Sales - I don't have a lot with a bunch of sheds people can come and see like Tuff Shed and other competitors. I don't even have a book of pictures yet that I can take into homes. So I'm struggling with that AND just the sales process itself. I'm reading up on that and I think these might be fairly easy to sell once I define the process.

Sales Tax - not sure about charging and submitting these. Seeing my CPA in the next day or so to discuss.

How to streamline/minimize costs for the building process - there are several steps that my current guy is doing that takes 3 days in total (at least that's what he says). The steps are:

1) buy materials
2) pre-cut the wood
3) stage the materials at the customer site (if it's hard to get to)
4) build the shed and clean-up the site
5) get rid of scrap at dump (probably not after every job)

In my mind, the only two tasks that require skill are 2 and 4. Seems like task 2 can even be done by a less skilled worker if all the cuts are defined for them.

Anyway, had a minor win today, but still lots to do.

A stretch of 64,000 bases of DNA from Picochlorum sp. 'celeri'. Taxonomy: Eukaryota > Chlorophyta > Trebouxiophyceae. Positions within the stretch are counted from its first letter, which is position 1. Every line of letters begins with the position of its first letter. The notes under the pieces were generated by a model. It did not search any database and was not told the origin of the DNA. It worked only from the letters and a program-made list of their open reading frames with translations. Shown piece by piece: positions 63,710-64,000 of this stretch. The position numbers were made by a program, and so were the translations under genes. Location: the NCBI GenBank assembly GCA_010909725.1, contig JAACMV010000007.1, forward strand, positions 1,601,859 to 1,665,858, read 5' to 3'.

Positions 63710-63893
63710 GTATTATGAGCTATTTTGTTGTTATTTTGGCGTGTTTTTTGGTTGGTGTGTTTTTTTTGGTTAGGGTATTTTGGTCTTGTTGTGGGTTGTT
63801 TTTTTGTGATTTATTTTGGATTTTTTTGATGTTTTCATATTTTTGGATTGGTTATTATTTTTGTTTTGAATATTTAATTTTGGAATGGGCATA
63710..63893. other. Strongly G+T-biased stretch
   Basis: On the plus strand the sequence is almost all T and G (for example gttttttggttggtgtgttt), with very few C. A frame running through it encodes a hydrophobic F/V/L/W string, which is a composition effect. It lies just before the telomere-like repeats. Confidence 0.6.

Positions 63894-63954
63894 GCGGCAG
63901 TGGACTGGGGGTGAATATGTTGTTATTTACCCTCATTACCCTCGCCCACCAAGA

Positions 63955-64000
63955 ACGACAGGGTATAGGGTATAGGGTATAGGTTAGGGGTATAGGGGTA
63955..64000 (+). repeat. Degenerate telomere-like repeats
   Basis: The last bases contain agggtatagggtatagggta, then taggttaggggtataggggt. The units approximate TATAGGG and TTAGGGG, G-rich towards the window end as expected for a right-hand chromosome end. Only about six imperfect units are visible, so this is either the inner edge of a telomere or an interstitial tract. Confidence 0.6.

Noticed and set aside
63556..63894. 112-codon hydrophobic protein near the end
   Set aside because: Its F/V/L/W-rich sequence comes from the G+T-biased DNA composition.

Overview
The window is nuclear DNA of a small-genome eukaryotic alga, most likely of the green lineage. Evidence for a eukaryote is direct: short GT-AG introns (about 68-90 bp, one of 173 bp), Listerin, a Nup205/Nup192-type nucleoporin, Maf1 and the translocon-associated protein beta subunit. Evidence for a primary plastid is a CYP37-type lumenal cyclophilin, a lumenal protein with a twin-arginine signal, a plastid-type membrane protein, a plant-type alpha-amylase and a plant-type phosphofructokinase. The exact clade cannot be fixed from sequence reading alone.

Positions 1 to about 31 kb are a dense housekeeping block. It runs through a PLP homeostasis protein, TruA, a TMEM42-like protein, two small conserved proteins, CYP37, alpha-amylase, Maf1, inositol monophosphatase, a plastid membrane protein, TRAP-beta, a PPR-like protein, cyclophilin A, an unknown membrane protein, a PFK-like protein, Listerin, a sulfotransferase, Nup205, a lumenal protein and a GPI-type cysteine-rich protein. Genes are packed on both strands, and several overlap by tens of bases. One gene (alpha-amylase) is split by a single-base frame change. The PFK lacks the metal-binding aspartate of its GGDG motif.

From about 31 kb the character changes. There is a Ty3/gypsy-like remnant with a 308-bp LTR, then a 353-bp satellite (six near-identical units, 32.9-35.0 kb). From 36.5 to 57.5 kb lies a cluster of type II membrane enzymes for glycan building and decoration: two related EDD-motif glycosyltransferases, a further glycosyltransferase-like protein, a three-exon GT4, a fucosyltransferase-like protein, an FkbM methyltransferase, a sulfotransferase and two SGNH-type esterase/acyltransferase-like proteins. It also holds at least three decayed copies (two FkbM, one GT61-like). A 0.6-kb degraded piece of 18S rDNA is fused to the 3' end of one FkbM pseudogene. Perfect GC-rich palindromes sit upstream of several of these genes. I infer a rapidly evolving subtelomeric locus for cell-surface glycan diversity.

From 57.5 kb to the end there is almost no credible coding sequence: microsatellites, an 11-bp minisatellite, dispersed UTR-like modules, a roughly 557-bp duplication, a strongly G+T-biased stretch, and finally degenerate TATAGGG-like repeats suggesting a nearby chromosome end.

VIVEKSINGHJADONS

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Thanks for sharing an inspiring story. It shows that one can do anything at any stage of life.
 

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Great story and thank you for sharing. Your age is just onother great inspiration.
I wish you well !
 
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greenr

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mpcharles... here are the types of sheds we'll initially be building. We'll eventually get into home offices, man-caves, etc as we get the process figued out better.

4sheds-2.jpg
 

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NaPal

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Thought I'd post a update.

Saturday (3 days ago) I had my first sales call. A guy wanted a 10' X 14' shed. I met him at his home. He was honest enough to tell me what kind of quotes he had gotten up to that point.

I looked at materials and I priced the shed out and came up with a number that was about 10% less than the bids had so far. There is still a fair amount of profit in it for us.